Of all the things one could take away from Battlefield 5's big reveal, a few decided to focus on DICE's inclusion of women.
A certain segment of Battlefield fans have taken to criticising DICE for showing women prominently in the trailer, and on the cover of the Battlefield 5 standard edition, crying 'historical accuracy.'
Oskar Gabrielson, general manager at DICE, addressed these comments once and for all. "First, let me be clear about one thing. Player choice and female playable characters are here to stay," Gabrielson said on Twitter.
Gabrielson further explained that being able to play as a character you identity with is important to DICE, just as it is important for the developer to offer players customisation options.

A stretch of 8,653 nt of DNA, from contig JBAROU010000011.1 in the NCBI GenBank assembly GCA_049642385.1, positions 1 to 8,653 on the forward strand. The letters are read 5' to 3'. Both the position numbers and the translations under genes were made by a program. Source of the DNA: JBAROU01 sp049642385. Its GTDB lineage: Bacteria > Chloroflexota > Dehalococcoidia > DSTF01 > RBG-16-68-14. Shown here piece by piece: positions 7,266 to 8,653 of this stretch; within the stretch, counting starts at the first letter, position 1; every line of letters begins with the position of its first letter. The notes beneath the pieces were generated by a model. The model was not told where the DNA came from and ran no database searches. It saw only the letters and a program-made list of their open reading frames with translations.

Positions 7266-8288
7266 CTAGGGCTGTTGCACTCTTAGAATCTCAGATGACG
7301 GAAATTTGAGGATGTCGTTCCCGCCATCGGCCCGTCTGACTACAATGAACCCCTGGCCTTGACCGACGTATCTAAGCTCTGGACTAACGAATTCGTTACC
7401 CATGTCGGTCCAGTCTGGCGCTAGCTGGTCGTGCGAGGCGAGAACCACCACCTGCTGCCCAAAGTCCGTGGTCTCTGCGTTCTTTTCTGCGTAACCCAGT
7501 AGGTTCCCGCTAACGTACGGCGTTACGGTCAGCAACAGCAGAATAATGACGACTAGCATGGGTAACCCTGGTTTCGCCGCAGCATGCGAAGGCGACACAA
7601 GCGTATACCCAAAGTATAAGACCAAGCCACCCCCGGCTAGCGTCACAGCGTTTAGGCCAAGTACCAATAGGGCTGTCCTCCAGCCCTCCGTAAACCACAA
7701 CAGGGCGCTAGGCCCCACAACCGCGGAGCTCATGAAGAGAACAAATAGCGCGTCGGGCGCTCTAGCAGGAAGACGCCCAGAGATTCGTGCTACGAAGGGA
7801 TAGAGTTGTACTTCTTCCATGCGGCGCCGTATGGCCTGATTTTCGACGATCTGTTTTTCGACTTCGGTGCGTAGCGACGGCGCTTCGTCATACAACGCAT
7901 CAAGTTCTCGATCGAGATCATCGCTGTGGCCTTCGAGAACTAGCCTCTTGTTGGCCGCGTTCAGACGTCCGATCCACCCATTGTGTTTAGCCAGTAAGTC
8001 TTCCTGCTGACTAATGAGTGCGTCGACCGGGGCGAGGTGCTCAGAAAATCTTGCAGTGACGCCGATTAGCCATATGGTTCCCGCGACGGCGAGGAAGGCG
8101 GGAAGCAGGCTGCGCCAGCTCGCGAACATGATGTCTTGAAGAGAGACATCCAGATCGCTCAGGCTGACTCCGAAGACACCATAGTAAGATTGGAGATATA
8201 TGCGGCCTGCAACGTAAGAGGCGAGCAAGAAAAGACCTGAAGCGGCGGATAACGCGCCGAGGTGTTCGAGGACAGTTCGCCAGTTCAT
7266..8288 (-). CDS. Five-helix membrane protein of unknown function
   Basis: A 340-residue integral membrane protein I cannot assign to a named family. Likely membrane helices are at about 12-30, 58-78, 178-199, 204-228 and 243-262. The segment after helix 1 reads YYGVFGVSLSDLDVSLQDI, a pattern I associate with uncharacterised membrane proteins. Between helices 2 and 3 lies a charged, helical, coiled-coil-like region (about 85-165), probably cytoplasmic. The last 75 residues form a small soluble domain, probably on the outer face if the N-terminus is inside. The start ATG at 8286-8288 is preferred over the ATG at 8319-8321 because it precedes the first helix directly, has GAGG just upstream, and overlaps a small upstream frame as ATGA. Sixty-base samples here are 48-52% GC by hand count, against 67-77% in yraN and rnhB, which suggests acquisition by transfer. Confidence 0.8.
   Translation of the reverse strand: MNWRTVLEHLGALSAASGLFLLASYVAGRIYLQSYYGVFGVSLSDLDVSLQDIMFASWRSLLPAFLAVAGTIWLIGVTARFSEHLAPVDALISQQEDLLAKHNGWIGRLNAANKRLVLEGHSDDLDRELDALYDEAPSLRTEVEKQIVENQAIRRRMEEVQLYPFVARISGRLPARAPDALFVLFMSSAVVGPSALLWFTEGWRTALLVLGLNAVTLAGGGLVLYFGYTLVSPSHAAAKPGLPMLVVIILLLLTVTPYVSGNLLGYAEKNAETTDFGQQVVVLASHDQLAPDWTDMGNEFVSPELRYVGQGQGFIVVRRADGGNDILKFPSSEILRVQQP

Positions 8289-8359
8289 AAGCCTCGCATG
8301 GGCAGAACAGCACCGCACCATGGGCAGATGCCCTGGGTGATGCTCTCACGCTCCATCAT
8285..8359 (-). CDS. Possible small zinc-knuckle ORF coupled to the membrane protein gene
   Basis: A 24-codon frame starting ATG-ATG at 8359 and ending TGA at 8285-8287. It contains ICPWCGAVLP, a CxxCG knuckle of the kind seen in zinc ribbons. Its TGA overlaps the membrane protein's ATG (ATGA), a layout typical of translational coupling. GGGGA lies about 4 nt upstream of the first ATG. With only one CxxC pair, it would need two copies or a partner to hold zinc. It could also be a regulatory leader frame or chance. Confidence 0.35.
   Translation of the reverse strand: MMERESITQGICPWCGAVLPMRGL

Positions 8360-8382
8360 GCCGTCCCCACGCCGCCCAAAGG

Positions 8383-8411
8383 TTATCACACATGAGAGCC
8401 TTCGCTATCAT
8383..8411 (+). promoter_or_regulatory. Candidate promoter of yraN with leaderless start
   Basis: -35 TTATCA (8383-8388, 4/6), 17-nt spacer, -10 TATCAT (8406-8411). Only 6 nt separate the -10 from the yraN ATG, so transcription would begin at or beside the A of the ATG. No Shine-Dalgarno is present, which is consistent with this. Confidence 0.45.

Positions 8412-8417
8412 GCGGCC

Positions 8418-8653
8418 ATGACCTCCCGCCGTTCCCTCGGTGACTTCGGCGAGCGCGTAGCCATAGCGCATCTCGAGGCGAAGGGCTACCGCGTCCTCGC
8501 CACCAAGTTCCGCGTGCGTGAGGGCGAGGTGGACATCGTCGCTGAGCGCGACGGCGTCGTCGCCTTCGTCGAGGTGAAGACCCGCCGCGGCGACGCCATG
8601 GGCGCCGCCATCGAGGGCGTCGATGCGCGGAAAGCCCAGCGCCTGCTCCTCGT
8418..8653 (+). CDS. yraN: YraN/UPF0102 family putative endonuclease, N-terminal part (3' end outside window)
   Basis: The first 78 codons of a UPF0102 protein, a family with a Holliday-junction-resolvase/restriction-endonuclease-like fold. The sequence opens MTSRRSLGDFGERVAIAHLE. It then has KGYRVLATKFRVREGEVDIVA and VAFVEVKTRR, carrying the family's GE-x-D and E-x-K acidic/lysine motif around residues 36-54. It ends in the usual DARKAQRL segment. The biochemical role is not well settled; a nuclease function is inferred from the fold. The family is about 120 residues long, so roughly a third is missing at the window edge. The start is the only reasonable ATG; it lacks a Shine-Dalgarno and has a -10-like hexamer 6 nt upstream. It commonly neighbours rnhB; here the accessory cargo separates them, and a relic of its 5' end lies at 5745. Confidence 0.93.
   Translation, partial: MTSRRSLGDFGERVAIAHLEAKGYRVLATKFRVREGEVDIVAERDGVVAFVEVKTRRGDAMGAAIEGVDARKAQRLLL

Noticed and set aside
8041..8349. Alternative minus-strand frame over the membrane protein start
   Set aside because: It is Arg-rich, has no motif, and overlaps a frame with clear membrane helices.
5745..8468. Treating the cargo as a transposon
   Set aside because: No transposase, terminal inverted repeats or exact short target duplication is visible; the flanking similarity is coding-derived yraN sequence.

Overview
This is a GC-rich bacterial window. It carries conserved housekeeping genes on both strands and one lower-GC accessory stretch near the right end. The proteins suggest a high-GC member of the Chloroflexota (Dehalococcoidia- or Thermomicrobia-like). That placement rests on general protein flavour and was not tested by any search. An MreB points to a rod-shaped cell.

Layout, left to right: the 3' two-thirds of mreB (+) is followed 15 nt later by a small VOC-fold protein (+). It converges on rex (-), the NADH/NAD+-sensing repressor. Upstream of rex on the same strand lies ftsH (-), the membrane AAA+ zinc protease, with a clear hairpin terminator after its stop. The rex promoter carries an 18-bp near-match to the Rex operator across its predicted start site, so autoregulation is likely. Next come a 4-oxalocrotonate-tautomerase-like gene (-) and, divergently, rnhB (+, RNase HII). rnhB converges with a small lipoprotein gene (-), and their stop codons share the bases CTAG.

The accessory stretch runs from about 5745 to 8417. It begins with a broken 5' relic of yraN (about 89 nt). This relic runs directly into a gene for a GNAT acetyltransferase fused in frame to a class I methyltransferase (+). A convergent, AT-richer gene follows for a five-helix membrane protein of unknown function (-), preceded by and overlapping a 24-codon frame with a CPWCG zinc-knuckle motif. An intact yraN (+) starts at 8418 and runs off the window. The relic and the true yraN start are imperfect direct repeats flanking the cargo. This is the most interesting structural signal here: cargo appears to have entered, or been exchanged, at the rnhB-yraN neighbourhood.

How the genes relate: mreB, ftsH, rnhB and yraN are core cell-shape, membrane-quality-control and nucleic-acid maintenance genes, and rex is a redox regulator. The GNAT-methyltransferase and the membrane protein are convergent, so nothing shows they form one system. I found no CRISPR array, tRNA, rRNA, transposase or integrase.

"We want Battlefield 5 to represent all those who were a part of the greatest drama in human history, and give players choice to choose and customize the characters they play with.
"Our commitment as a studio is to do everything we can to create games that are inclusive and diverse. We always set out to push boundaries and deliver unexpected experiences. But above all, our games must be fun!"
This final point is important, because historical accuracy was one of the issues these players raised, failing to recognise that the Battlefield series has always played fast and loose with elements from the historical conflicts it featured, picking and choosing what feels appropriate.
For instance, Battlefield 1 has many weapons that weren't used in the first world war, and some that were used in very limited situations. To say nothing of other inaccuracies about uniforms, firearm choice for the warring factions, and many others that would simply be too restrictive for players.
Battlefield 5 will likely also do the same, not to mention having other customisation options players have been asking for, which will no doubt take creative freedoms that won't necessarily line up with historical accuracy.
Battlefield 5 is out October 19 on PC, PS4, and Xbox One.